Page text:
When you generate the deployment XML for your project, the ''mapping'' to the <tt>Employee</tt> class will be included, but not the <tt>Employee</tt> class.
  
'''See Also'''
+
See Also:
 
: [[#Configuring Reference Descriptor|Configuring Reference Descriptor]]
 
: [[#Configuring Reference Descriptor|Configuring Reference Descriptor]]
 +
 +
  
 
==Configuring Batch Reading==
 
==Configuring Batch Reading==
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[[Image:support.gif|Supported.]]
 
[[Image:support.gif|Supported.]]
 
|}
 
|}
 
  
  
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# Click the '''General''' tab. The General tab appears.<br>'''''General Tab, Batch Reading Option'''''<br>[[Image:oogenbat.gif|General Tab, Batch Reading Option]]
 
# Click the '''General''' tab. The General tab appears.<br>'''''General Tab, Batch Reading Option'''''<br>[[Image:oogenbat.gif|General Tab, Batch Reading Option]]
 
#To specify that this mapping using batch reading, select the '''Batch Reading''' option.
 
#To specify that this mapping using batch reading, select the '''Batch Reading''' option.
 
 
  
  
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<span id="Example 33-1"></span>
 
<span id="Example 33-1"></span>
 
''''' Query Optimization Using Batching'''''
 
''''' Query Optimization Using Batching'''''
 +
<source lang="java">
 
  public void customize(ClassDescriptor descriptor) {  
 
  public void customize(ClassDescriptor descriptor) {  
 
     OneToManyMapping phoneNumbersMapping = new OneToManyMapping();
 
     OneToManyMapping phoneNumbersMapping = new OneToManyMapping();
     phoneNumbersMapping =
+
     phoneNumbersMapping = (OneToManyMapping)descriptor.getMappingForAttributeName("phones");  
        (OneToManyMapping)descriptor.getMappingForAttributeName("phones");  
+
 
     phoneNumbersMapping.useBatchReading();
 
     phoneNumbersMapping.useBatchReading();
 
  }
 
  }
 
+
</source>
  
  
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[[Image:support.gif|Supported.]]
 
[[Image:support.gif|Supported.]]
 
|}
 
|}
 
  
  
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| id="r2c1-t12" headers="r1c1-t12" align="left" | '''Query Key'''
 
| id="r2c1-t12" headers="r1c1-t12" align="left" | '''Query Key'''
 
| headers="r2c1-t12 r1c2-t12" align="left" |
 
| headers="r2c1-t12 r1c2-t12" align="left" |
Specify the query key to order by. Click '''Add''' to add query keys to, or '''Remove''' to remove query keys from the ordering operation.Click '''Up''' or '''Down''' to change the sort order of selected query keys.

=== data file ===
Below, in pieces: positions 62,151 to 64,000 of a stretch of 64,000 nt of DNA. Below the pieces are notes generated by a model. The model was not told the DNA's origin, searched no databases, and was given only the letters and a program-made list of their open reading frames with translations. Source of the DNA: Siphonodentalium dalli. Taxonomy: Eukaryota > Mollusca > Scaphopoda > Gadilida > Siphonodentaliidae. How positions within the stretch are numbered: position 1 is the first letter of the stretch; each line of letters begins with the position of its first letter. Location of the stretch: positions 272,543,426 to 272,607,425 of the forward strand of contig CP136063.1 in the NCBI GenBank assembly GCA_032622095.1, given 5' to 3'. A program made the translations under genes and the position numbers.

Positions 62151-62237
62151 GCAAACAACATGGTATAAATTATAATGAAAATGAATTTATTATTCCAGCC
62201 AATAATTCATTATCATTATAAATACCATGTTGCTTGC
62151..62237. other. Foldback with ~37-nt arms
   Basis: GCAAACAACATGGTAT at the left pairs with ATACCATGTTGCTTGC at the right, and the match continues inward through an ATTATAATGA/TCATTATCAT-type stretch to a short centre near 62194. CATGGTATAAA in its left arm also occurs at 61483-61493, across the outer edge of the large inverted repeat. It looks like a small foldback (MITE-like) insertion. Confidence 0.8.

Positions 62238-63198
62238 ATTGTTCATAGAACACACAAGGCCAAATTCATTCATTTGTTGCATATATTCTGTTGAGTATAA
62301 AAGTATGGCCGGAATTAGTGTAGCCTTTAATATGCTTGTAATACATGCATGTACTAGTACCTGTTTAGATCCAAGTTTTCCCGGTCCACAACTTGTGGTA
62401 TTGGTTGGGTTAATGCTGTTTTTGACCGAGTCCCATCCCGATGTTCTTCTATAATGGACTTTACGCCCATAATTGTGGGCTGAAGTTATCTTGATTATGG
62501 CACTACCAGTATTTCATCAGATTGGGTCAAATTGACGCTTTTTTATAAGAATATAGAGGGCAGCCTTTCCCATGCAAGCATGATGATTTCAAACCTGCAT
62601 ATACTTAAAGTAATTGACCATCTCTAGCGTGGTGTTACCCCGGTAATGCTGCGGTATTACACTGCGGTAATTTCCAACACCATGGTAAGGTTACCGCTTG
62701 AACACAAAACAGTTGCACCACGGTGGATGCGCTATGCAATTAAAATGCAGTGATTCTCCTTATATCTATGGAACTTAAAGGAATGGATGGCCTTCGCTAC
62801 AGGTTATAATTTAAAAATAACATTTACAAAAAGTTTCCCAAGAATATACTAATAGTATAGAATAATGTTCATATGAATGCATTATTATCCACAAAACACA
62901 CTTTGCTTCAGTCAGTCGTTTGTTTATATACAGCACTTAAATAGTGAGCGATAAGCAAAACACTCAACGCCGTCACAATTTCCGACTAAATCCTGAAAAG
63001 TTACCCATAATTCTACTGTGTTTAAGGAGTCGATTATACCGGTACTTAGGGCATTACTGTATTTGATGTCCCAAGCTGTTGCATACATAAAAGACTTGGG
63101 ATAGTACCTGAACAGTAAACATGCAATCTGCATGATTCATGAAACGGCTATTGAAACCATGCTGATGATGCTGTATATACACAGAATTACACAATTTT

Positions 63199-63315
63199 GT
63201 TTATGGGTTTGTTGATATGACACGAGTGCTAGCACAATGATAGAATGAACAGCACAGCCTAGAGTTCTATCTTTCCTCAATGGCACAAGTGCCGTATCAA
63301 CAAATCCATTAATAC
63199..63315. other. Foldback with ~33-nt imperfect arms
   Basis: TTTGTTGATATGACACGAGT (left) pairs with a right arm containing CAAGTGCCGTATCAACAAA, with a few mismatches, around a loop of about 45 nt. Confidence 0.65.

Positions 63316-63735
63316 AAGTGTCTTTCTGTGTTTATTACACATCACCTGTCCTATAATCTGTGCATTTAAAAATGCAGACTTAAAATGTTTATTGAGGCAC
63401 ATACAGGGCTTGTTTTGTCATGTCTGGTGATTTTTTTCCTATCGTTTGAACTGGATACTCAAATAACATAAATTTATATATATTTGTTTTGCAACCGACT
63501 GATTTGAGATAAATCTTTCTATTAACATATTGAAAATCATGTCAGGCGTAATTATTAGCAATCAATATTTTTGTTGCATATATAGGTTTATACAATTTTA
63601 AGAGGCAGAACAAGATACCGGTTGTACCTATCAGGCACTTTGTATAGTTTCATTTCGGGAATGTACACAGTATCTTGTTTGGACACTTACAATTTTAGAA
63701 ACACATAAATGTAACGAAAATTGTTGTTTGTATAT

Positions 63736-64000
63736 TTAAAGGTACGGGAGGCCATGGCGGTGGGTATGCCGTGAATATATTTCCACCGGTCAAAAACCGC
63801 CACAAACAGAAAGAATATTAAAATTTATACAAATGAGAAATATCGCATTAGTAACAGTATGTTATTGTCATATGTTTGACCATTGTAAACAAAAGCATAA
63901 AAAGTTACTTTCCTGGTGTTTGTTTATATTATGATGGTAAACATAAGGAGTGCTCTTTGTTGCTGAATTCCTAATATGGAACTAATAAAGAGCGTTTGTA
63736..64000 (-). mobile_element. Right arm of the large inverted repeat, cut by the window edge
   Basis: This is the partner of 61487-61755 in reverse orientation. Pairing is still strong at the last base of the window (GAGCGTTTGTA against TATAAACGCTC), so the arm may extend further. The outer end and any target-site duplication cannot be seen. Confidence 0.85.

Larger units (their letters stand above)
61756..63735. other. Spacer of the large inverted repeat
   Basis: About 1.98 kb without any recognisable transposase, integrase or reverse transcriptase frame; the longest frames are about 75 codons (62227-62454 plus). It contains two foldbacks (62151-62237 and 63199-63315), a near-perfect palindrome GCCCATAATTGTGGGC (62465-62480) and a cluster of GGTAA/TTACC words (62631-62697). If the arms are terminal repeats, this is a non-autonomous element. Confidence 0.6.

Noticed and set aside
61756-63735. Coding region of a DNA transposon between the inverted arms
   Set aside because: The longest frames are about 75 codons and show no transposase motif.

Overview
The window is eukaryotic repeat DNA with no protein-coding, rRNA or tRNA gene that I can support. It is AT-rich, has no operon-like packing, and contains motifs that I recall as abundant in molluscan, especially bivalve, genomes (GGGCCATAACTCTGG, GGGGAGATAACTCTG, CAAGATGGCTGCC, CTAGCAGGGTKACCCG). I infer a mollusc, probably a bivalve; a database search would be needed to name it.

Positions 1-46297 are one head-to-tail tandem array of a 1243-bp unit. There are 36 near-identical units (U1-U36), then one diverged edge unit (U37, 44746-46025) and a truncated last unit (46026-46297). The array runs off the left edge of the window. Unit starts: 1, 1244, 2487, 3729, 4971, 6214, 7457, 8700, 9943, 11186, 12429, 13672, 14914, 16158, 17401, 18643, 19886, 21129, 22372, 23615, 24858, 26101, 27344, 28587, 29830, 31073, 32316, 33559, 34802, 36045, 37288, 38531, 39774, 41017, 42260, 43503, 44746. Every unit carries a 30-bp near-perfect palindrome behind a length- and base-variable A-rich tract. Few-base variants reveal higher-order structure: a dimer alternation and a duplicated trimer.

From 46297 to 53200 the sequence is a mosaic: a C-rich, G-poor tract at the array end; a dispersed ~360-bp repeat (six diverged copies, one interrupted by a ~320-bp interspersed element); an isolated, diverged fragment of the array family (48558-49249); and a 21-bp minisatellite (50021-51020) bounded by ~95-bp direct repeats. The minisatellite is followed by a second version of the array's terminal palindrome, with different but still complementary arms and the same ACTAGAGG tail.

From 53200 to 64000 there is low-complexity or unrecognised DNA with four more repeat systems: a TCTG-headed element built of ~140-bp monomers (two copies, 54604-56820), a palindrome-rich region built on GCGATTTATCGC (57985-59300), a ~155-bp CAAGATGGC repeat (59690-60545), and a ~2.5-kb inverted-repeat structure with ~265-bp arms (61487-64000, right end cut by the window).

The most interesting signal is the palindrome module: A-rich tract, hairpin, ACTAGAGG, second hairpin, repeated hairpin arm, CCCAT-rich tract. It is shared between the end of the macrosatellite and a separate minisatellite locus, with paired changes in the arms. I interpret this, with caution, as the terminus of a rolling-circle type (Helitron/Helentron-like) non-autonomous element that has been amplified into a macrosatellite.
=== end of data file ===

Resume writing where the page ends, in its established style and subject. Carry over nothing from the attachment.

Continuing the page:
+
Specify the query key to order by.  
 +
 
 +
Click '''Add''' to add query keys to, or '''Remove''' to remove query keys from the ordering operation.
 +
 
 +
Click '''Up''' or '''Down''' to change the sort order of selected query keys.
 
|- align="left" valign="top"
 
|- align="left" valign="top"
 
| id="r3c1-t12" headers="r1c1-t12" align="left" | '''Order'''
 
| id="r3c1-t12" headers="r1c1-t12" align="left" | '''Order'''
 
| headers="r3c1-t12 r1c2-t12" align="left" | Specify if EclipseLink orders the selected query key in '''Ascending''' or '''Descending''' (alphabetical) order.
 
| headers="r3c1-t12 r1c2-t12" align="left" | Specify if EclipseLink orders the selected query key in '''Ascending''' or '''Descending''' (alphabetical) order.
 
|}
 
|}
 
  
  
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<span id="'Example 33-2"></span>
 
<span id="'Example 33-2"></span>
 
''''' Configuring Query Key Order'''''
 
''''' Configuring Query Key Order'''''
 +
<source lang="java">
 
  public void customize(ClassDescriptor descriptor) {
 
  public void customize(ClassDescriptor descriptor) {
 
   
 
   
 
     OneToManyMapping phoneNumbersMapping = new OneToManyMapping();
 
     OneToManyMapping phoneNumbersMapping = new OneToManyMapping();
 
   
 
   
     phoneNumbersMapping =
+
     phoneNumbersMapping = (OneToManyMapping)descriptor.getMappingForAttributeName("phones");  
        (OneToManyMapping)descriptor.getMappingForAttributeName("phones");  
+
 
   
 
   
 
     phoneNumbersMapping.addAscendingOrdering("areaCode");  
 
     phoneNumbersMapping.addAscendingOrdering("areaCode");  
 
   
 
   
     ExpressionBuilder phone =  
+
     ExpressionBuilder phone = phoneNumbersMapping.getSelectionQuery().getExpressionBuilder();
        phoneNumbersMapping.getSelectionQuery().getExpressionBuilder();
+
 
   
 
   
 
     phoneNumbersMapping.getSelectionQuery().addOrdering(
 
     phoneNumbersMapping.getSelectionQuery().addOrdering(
 
         phone.get("type").toUpperCase().ascending());
 
         phone.get("type").toUpperCase().ascending());
 
  }
 
  }
   
+
  </source>
 
+